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Health communities as permissible space: supporting negotiation to challenge asymmetries

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Health communities as permissible space : supporting negotiation to challenge asymmetries. / Keeling, Debbie Isobel; Laing, Angus Wallace; Newholm, Terry.

In: Psychology and Marketing, Vol. 32, No. 3, 03.2015, p. 303-318.

Research output: Contribution to journalJournal article

Harvard

Keeling, DI, Laing, AW & Newholm, T 2015, 'Health communities as permissible space: supporting negotiation to challenge asymmetries', Psychology and Marketing, vol. 32, no. 3, pp. 303-318. https://doi.org/10.1002/mar.20781

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Author

Keeling, Debbie Isobel ; Laing, Angus Wallace ; Newholm, Terry. / Health communities as permissible space : supporting negotiation to challenge asymmetries. In: Psychology and Marketing. 2015 ; Vol. 32, No. 3. pp. 303-318.

Bibtex

@article{6c7211616c5741c1adb9d9526e18caf5,
title = "Health communities as permissible space: supporting negotiation to challenge asymmetries",
abstract = "Online communities provide promising opportunities to support patient–professional negotiations that address the asymmetries characterizing health services. This study addresses the lack of in-depth understanding of these negotiations, what constitutes successful negotiation outcomes, and the potential impact of negotiation on offline health behaviors. Adopting a netnographic approach, two threads were observed from each of the four online health communities focusing on breast cancer, prostate cancer, depression, and diabetes, respectively. This analysis was supplemented with 45 in-depth interviews. The evidence suggests that online health communities can be constructed as permissible spaces. Such virtual spaces facilitate the type of patient–professional negotiations that can redress asymmetries. The critical elements of the negotiation process are identified as occupation, validation, advocacy, and recording. These support patients and professionals as they debate and resolve conflicts in how they experience health. Direct tangible offline negotiation outcomes are reported (e.g., changes in treatment plans). Implications for professional–patient partnerships are also explored.",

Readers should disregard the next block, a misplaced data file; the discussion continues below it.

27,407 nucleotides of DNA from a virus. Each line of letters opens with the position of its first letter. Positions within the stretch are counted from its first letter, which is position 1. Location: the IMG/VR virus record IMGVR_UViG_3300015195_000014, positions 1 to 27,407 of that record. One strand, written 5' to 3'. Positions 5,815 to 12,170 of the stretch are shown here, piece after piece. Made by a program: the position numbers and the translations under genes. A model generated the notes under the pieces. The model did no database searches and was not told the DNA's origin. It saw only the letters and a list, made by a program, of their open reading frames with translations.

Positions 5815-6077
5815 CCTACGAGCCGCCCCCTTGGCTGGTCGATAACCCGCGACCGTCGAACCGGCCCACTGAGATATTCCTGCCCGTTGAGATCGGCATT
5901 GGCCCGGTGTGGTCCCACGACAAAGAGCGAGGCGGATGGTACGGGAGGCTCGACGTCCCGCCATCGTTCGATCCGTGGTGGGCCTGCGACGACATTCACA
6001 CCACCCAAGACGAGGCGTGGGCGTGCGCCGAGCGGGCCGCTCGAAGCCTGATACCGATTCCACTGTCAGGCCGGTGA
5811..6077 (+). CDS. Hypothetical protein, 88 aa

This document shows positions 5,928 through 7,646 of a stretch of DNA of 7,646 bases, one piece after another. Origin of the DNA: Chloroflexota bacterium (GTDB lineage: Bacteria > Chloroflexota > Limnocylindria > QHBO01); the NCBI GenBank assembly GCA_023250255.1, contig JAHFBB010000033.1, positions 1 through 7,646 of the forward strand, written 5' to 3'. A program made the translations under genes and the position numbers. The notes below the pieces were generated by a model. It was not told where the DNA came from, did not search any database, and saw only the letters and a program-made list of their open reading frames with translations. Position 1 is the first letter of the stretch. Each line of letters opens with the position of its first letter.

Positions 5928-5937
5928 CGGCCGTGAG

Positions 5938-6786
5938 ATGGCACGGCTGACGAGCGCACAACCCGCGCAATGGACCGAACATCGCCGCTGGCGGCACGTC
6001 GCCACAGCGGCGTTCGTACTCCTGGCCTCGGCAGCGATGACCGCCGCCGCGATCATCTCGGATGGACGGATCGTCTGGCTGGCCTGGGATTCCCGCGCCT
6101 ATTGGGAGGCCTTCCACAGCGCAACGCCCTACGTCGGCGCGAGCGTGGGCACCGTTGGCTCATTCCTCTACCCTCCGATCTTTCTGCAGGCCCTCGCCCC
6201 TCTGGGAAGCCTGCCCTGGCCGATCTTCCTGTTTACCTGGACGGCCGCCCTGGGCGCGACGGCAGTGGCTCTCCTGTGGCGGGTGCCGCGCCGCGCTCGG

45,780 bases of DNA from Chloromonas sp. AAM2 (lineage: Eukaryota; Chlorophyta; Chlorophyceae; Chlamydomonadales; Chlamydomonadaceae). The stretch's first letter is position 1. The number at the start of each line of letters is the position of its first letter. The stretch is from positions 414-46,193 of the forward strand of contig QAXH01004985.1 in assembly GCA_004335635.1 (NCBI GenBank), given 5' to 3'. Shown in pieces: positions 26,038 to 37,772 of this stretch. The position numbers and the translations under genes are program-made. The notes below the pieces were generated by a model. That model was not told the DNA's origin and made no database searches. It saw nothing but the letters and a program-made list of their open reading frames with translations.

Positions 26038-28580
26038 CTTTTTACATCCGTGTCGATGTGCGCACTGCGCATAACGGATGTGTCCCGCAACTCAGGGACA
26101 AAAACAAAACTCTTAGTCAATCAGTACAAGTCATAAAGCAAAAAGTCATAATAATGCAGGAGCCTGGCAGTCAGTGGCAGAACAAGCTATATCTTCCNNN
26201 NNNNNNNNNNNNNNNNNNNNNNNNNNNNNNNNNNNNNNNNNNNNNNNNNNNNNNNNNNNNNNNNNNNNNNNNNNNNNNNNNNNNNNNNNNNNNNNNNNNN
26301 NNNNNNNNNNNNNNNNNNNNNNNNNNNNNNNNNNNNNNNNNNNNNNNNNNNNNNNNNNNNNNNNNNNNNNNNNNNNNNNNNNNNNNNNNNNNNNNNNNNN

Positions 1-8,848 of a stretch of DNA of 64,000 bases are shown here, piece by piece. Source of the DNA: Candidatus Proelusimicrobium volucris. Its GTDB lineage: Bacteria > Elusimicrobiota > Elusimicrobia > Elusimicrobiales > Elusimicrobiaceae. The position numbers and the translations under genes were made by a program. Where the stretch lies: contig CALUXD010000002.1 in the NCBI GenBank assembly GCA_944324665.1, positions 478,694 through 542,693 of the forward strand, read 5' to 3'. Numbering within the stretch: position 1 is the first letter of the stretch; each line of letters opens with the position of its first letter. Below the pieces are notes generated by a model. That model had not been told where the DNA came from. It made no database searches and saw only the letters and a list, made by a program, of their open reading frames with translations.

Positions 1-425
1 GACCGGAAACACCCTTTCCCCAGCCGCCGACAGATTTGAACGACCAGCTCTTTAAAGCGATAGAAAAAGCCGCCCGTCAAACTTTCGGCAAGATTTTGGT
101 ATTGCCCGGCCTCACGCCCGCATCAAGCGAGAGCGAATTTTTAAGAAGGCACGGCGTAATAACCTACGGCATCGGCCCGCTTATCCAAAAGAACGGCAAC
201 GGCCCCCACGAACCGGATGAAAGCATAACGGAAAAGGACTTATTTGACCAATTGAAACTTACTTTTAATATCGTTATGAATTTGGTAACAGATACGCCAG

author = "Keeling, {Debbie Isobel} and Laing, {Angus Wallace} and Terry Newholm",
year = "2015",
month = mar
doi = "10.1002/mar.20781",
language = "English",
volume = "32",
pages = "303--318",
journal = "Psychology and Marketing",
issn = "0742-6046",
publisher = "Wiley-Liss Inc.",
number = "3",

}

RIS

TY - JOUR

T1 - Health communities as permissible space

T2 - supporting negotiation to challenge asymmetries

AU - Keeling, Debbie Isobel

AU - Laing, Angus Wallace

AU - Newholm, Terry

PY - 2015/3

Y1 - 2015/3

N2 - Online communities provide promising opportunities to support patient–professional negotiations that address the asymmetries characterizing health services. This study addresses the lack of in-depth understanding of these negotiations, what constitutes successful negotiation outcomes, and the potential impact of negotiation on offline health behaviors. Adopting a netnographic approach, two threads were observed from each of the four online health communities focusing on breast cancer, prostate cancer, depression, and diabetes, respectively. This analysis was supplemented with 45 in-depth interviews. The evidence suggests that online health communities can be constructed as permissible spaces. Such virtual spaces facilitate the type of patient–professional negotiations that can redress asymmetries. The critical elements of the negotiation process are identified as occupation, validation, advocacy, and recording. These support patients and professionals as they debate and resolve conflicts in how they experience health. Direct tangible offline negotiation outcomes are reported (e.g., changes in treatment plans). Implications for professional–patient partnerships are also explored.

AB - Online communities provide promising opportunities to support patient–professional negotiations that address the asymmetries characterizing health services. This study addresses the lack of in-depth understanding of these negotiations, what constitutes successful negotiation outcomes, and the potential impact of negotiation on offline health behaviors. Adopting a netnographic approach, two threads were observed from each of the four online health communities focusing on breast cancer, prostate cancer, depression, and diabetes, respectively. This analysis was supplemented with 45 in-depth interviews. The evidence suggests that online health communities can be constructed as permissible spaces. Such virtual spaces facilitate the type of patient–professional negotiations that can redress asymmetries. The critical elements of the negotiation process are identified as occupation, validation, advocacy, and recording. These support patients and professionals as they debate and resolve conflicts in how they experience health. Direct tangible offline negotiation outcomes are reported (e.g., changes in treatment plans). Implications for professional–patient partnerships are also explored.

U2 - 10.1002/mar.20781

DO - 10.1002/mar.20781

M3 - Journal article

VL - 32

SP - 303

EP - 318

JO - Psychology and Marketing

JF - Psychology and Marketing

SN - 0742-6046

IS - 3

ER -